Question: Where does the word Serendipity originate from?
Answer: Serendib, the ancient Persian name of Sri Lanka.
I'll bet you didn't know that. I'm quoting from the In Flight magazine of Sri Lankan Airways, Serendib.
I made a shortish visit to Sri Lanka, being there to meet some people and do a little bit of work. I'll be honest - there are initial jitters and worry, non more because of the security situation in that country. Go read up about LTTE or the Tamil Tigers if it interests you, but there's basically an internal terror organization that's fighting for a separate state in the north of Sri Lanka. And the fight between the government forces and the LTTE has flared up again recently, causing quite a bit of strive and suffering.
And you'd think the recent tsunami will teach people to make peace and be friendly to each other.
Due to work commitments as well as company advisory, I was sticking strictly between hotel and meetings, and didn't venture out on my own. I'd say this though: after what I saw there, I will venture out the next time.
So, what's Sri Lanka like, you ask me?
First of all there are just all these tuk-tuks. Yes ! I finally found another place with tuk-tuks that are called tuk-tuks (other than Bangkok). But the roads, while congested in the city, are much cleaner and quieter than in India. I remember telling myself on the way from the airport that it's just like visiting India, but without everyone honking at the same time. But they do drive like crazy people all the same. In my 3 days and 2 nights there, there are at least 5 heart stopping, brake busting moments, and 1 minor accident. It's hard not to notice the driving !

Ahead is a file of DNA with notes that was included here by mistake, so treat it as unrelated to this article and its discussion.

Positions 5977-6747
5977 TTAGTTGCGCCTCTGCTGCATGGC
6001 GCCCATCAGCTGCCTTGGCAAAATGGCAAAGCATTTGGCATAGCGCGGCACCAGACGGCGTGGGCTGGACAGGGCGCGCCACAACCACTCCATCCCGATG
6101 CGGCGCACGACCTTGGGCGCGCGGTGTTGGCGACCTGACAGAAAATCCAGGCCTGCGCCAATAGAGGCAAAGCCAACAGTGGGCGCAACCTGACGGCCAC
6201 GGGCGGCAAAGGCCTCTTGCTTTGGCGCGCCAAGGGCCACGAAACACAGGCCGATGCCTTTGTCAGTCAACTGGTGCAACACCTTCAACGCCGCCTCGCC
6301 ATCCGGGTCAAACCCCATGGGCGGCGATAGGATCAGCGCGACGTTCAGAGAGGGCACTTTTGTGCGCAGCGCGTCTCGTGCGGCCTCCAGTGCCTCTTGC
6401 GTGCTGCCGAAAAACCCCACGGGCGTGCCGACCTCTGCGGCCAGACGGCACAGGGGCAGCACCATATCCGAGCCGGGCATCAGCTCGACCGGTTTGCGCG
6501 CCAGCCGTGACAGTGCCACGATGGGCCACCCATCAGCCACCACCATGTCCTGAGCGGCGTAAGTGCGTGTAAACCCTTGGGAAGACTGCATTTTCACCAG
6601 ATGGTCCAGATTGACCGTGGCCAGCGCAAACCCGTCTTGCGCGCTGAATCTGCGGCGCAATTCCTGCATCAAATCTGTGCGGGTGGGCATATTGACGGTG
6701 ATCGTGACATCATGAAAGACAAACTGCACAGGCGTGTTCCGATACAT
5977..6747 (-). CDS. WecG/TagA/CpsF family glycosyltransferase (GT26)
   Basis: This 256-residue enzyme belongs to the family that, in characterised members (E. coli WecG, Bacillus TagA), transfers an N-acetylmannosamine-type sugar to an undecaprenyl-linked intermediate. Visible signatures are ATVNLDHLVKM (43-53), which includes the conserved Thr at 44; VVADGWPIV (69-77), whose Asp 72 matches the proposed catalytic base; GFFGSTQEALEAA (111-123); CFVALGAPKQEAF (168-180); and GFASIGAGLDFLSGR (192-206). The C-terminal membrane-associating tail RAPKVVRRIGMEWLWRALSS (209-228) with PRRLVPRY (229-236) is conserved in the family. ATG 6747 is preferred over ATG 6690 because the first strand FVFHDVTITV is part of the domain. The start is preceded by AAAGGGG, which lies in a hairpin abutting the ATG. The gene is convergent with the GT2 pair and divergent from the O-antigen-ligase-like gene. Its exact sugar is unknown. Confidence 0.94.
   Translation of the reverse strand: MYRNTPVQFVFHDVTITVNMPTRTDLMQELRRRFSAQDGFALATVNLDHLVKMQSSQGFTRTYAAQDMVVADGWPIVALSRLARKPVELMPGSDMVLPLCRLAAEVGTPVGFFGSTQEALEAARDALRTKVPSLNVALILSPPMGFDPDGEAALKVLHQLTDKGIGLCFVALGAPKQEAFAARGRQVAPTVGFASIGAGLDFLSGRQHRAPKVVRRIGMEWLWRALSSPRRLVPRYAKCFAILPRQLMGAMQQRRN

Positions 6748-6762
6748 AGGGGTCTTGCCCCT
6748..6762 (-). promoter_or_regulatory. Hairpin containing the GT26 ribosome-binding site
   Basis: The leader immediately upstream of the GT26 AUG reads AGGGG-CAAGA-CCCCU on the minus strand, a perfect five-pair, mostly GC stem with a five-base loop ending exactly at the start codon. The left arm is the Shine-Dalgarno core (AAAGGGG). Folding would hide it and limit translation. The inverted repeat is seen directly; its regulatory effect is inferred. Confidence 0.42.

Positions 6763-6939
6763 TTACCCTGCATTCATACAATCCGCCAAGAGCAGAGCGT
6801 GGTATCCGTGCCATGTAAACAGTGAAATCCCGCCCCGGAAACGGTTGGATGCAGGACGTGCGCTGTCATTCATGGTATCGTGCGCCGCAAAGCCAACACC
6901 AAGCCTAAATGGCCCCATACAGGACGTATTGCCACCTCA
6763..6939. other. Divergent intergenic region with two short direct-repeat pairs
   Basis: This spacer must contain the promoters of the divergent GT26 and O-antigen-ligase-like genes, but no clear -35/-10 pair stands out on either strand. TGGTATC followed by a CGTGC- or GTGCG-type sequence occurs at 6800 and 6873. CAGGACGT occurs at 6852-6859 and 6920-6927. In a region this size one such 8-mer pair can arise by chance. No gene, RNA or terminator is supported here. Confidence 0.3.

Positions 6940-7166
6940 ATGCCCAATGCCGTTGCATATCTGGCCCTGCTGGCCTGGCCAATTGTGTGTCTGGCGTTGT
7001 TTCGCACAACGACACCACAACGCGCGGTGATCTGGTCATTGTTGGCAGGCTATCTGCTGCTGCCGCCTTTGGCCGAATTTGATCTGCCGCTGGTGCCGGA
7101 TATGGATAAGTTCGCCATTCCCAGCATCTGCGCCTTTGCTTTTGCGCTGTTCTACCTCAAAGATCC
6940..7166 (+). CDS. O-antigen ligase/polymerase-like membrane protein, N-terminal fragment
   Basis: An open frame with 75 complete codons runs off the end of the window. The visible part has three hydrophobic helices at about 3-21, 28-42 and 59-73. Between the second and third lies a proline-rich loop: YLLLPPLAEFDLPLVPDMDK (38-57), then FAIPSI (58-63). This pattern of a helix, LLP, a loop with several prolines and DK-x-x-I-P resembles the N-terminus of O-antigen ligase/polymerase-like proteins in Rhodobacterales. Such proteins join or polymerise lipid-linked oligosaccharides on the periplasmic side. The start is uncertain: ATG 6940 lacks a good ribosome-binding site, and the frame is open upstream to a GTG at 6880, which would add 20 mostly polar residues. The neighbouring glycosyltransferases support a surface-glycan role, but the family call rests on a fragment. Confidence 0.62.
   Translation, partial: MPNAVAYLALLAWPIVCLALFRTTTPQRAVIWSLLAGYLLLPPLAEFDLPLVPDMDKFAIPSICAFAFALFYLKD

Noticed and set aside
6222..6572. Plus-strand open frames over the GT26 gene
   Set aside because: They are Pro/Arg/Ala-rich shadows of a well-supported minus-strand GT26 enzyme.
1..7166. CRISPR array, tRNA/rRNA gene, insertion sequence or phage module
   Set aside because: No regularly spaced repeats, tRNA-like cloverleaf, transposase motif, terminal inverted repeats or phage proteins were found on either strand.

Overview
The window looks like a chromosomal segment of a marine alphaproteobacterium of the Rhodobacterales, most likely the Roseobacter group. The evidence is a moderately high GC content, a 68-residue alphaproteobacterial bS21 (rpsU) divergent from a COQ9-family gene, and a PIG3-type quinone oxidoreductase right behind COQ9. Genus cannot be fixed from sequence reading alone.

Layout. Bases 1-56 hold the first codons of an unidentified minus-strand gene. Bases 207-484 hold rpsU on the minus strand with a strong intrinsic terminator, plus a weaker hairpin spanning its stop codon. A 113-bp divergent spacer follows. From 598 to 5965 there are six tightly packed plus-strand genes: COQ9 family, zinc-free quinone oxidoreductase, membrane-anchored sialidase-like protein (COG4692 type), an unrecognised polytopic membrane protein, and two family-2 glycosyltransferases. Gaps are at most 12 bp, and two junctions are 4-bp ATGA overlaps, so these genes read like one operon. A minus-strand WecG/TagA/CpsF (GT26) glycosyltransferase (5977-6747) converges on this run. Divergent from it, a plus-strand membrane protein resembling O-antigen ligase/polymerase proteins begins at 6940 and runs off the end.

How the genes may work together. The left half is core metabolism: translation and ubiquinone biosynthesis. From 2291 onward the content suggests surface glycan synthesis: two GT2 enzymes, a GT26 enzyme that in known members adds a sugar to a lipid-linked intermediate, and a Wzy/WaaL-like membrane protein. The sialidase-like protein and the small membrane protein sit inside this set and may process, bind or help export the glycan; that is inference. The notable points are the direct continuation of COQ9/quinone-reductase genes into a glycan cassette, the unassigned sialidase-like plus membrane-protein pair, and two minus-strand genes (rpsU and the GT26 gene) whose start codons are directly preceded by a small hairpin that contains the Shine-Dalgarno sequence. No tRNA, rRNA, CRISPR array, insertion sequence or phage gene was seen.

And next, there's all these low key, but obvious military presence. I'll be honest here - I didn't feel unsafe at all. However, if you're a Malaysian, and you're not used to a lot of soldiers behind sandbags with machine guns aimed and ready to engage, you could feel a little apprehensive. But I really didn't mind. Life goes on anyways ... and I'm back in one piece !
And then, there's the food. Sri Lankan food is non-vegetarian, and it's spicy. Take it from me, it's spicy. I had with me 3 other Indians and a native Sri Lankan most of the time when I was there. It's spicy for them as well. Take chili padi, and multiply spiciness by factor of 3 or 4. It's that spicy. But it's good for you when the weather is all hot.
What else ?
The people are friendly, and almost everyone speaks a degree or two of English, so you won't get all lost.
Tea is really nice, like they tell you it should be.
Clothes are really cheap if you want to shop (6 women tops, 5 men's shirts, 10 little girl's dresses - good quality material and make - for around RM100. Go beat that. One of my Indian colleagues did some shopping)
Weather is hot and humid, just like Malaysia. But Colombo is right next to the sea, so you get a sea breeze once in a while to help you out.
Currency is Rupee. Exchange rate is around 100 Rupees - RM 3.3
Malaysians don't require visas for tourism. Business visitors require a visa.
I saw Marina Mahathir in the hotel I was staying in !
I've had a very positive impression of Sri Lanka from this visit, and I'm sure if I get to visit again, I'll take some time off to explore Colombo and other parts of the country more.